From 2011 to 2020: A new generation: heterogeneous inspirations from indie to electronic and songwriting

The city found a new equilibrium and rediscovered its roots. The new generation created its space by mixing styles and breaking out from the traditional confines of dissemination and language.

In 2012, the death of Lucio Dalla shook the city, not least because that 1st March came without warning. It took place just three days before Dalla’s birthday, in a hotel in Montreux during a tour of Switzerland and after his participation at the Festival di Sanremo conducting the orchestra. Bologna realized all the more how fundamental the influence of this universally and transversally acclaimed artist had been.

A year later, in 2013, Luca Carboni celebrated thirty years of career with a great concert in the PalaDozza on 20th December. Artists, friends and collaborators sharing the stage were the Stadio, Samuele Bersani, Ron, Biagio Antonacci, Andrea Mingardi, Jovanotti, Alice and Alberto Bertoli. Together with Gianni Morandi, Carboni intoned “Piazza Grande”, dedicating it to Lucio. The collection “Fisico & politico”, presented in October, was the launching pad for a new evolution, which was to unfurl its sails still further with the subsequent album “Pop-up” and the single “Bologna è una regola”.

From jazz to beat, from punk to songwriting, from new wave to funk, from electrons to indie, collaborations, exchanges of ideas and experimentation were proliferating. Among these, electronics had an increasingly broad and primary role in the city.

In 2014, the LINK was twenty years old. Born from the experience of L’Isola nel Kantiere, of which its name is an acronym, it was a fundamental centre of artistic confluence in the history of Bologna. From the outskirts in Via Fioravanti to the premises just outside the town in Via Fantoni, it hosted laboratories, installations, concerts, festivals and workshops, ranging from music to theatre and the visual arts, contributing to the assimilation by the Bolognese scene of the various styles belonging to electronic music.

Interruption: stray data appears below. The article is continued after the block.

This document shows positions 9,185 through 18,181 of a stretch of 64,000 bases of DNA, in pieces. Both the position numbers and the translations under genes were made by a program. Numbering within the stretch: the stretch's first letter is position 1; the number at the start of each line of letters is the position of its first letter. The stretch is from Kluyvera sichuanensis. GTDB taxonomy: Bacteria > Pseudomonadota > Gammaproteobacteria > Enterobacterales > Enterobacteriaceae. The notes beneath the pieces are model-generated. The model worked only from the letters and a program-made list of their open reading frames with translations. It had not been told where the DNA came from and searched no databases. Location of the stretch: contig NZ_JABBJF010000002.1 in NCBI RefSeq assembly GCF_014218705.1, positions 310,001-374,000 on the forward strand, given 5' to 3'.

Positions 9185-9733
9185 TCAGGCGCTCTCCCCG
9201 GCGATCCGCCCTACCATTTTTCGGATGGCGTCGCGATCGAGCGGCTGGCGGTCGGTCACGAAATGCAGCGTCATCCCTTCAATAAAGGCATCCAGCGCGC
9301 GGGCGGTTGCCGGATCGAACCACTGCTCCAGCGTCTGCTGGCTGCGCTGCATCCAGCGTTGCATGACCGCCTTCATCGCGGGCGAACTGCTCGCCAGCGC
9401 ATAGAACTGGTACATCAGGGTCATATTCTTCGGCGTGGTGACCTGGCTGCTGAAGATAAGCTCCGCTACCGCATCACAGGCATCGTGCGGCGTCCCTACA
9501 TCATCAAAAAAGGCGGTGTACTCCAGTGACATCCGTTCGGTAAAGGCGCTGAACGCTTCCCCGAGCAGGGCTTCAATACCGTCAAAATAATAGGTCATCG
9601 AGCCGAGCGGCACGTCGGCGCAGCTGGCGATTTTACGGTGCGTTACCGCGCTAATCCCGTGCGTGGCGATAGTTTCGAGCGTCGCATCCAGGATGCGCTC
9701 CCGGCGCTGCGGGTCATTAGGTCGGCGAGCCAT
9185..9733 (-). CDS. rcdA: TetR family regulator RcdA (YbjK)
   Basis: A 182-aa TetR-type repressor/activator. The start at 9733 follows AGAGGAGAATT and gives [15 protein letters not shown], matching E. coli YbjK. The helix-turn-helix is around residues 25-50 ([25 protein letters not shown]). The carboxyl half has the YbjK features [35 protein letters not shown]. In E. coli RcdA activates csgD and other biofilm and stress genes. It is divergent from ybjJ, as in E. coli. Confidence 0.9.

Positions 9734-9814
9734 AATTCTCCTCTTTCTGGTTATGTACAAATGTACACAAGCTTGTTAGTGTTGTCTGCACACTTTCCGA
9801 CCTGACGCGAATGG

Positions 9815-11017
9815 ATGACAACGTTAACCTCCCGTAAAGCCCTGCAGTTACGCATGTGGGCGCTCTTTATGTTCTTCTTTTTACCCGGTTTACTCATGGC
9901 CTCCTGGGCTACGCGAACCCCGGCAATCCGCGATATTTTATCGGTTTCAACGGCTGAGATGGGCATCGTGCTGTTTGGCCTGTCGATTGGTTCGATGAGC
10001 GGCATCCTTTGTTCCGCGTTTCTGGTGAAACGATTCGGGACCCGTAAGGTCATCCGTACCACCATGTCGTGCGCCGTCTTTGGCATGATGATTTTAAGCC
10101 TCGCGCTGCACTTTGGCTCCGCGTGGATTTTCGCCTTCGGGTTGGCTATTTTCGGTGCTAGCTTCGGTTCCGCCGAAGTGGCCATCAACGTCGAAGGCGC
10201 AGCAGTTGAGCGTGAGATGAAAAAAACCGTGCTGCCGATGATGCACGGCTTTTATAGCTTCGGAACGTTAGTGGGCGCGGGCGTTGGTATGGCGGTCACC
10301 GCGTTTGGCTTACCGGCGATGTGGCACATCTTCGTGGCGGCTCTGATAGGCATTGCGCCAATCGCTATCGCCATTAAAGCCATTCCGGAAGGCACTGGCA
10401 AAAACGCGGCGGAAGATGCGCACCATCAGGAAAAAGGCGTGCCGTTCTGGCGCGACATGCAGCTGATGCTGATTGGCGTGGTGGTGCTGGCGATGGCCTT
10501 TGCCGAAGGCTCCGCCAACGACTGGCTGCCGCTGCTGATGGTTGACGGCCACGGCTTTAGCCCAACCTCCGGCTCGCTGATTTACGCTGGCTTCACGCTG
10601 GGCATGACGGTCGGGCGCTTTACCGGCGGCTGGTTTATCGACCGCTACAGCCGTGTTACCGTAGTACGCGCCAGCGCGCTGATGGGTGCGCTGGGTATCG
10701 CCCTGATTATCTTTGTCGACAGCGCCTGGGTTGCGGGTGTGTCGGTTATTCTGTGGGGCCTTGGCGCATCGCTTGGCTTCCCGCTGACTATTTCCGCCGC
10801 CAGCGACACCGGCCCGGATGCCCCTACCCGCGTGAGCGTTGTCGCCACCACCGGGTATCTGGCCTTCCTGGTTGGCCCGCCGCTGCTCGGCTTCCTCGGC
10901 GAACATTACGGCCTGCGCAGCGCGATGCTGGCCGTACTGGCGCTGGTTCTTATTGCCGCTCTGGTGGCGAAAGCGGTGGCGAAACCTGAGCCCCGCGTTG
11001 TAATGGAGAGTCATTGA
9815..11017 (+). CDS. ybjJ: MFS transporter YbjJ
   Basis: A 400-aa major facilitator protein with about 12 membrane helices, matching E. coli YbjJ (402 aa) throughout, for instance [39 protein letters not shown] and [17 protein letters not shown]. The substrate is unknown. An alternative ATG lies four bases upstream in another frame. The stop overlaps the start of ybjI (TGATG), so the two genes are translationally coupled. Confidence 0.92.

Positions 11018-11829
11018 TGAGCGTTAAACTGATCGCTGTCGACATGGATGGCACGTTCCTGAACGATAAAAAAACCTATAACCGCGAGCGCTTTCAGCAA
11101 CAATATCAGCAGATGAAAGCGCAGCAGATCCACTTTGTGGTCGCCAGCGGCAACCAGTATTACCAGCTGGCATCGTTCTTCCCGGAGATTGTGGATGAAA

The underground movement is more than ever alive in Bologna. The musical map of the city is made up of cellars, arcades, eating rooms, social organizations and meeting places: points of reference that have evolved over the years while at the same time remaining themselves from generation to generation.

Many emerging bands were born on the school benches and depend above all on live music, from school concerts to festivals and city events. In a city where everybody, sooner or later, meets everybody else and mingles with them, this has been the story, for example, of Cesare Cremonini’s Senza Filtro (which later became the Lùnapop) or of the Altre di B, from the Liceo Sabin.

The University attracts students from other cities and regions, the so-called fuorisede (outsiders). These young people live in a city with different shades of meaning, such as those of Federico Cimini, of the Cut or of Bologna Violenta, all contributing to its mix of stylistic, compositional and cultural influences.

Edoardo D'Erme, whose stage name is Calcutta, is Bolognese only by adoption, but for him the city is “a corner of peace, a quiet place where you feel good”. In 2015, he published his second album, “Mainstream”. This disc, thanks to songs such as “Gaetano”, “Cosa mi manchi a fare” and “Oroscopo”, became the symbol of a new generation of songwriters who left the indie niche to reach the charts and fill clubs and buildings. He established himself as an author for artists such as Carboni, Elisa, Jovanotti, Francesca Michielin, J-Ax and Tiromancino.

The emerging songwriter from Novara, Giorgio Poi, declared to Radio Città del Capo on his arrival beneath the Two Towers that “Bologna is the perfect place in which to live”. There coexists here the diversity that has enabled heterogeneous styles to find their own identity and autonomy, while at the same time exploring extraneous influences.

Lo Stato Sociale was born at Radio Fujiko. Their self-produced EP “Welfare pop” of 2010 was followed by "Turisti della democrazia" and "L'Italia peggiore". The group swiftly reached the stage of Sanremo and came second with “Una vita in vacanza” in 2018.

Their path is marked with increasing recognition and transversal commitments, including the novel "Il movimento è fermo" and original songs for the film "Gli asteroidi". In 2020, the release of the film “La piazza della mia città - Bologna e Lo Stato Sociale” was dedicated to the concert of 12th June 2018 in Piazza Maggiore. Directed by Paolo Santamaria, it included contributions from Gianni Morandi, Luca Carboni and Matilda De Angelis.

The health emergency of 2020 halted and conditioned artists, professionals and productions. Much energy was nevertheless dedicated to resilience. This began online only, with performances and shows transmitted in streaming. Some live performances gradually followed, such as that of Paolo Fresu for the 75th anniversary of the Liberation, that of Lo Stato Sociale for 1st May and the free concert given by Gianni Morandi on 15th June at the Teatro Duse, the day of the temporary reopening of the theatres and cinemas, which were compelled to close again a few months later.

The manifesto for the "invisible" was the spark for an important concert in Piazza Maggiore on 12th September. Together with “Cinema Samuele”, Samuele Bersani’s new album after years of compositional silence, it marked the restart of the sound industry in a terrible year. The scene revolving around the city, even in the most difficult moments, offered hints for reflection and prospects for the development of the entire musical scene.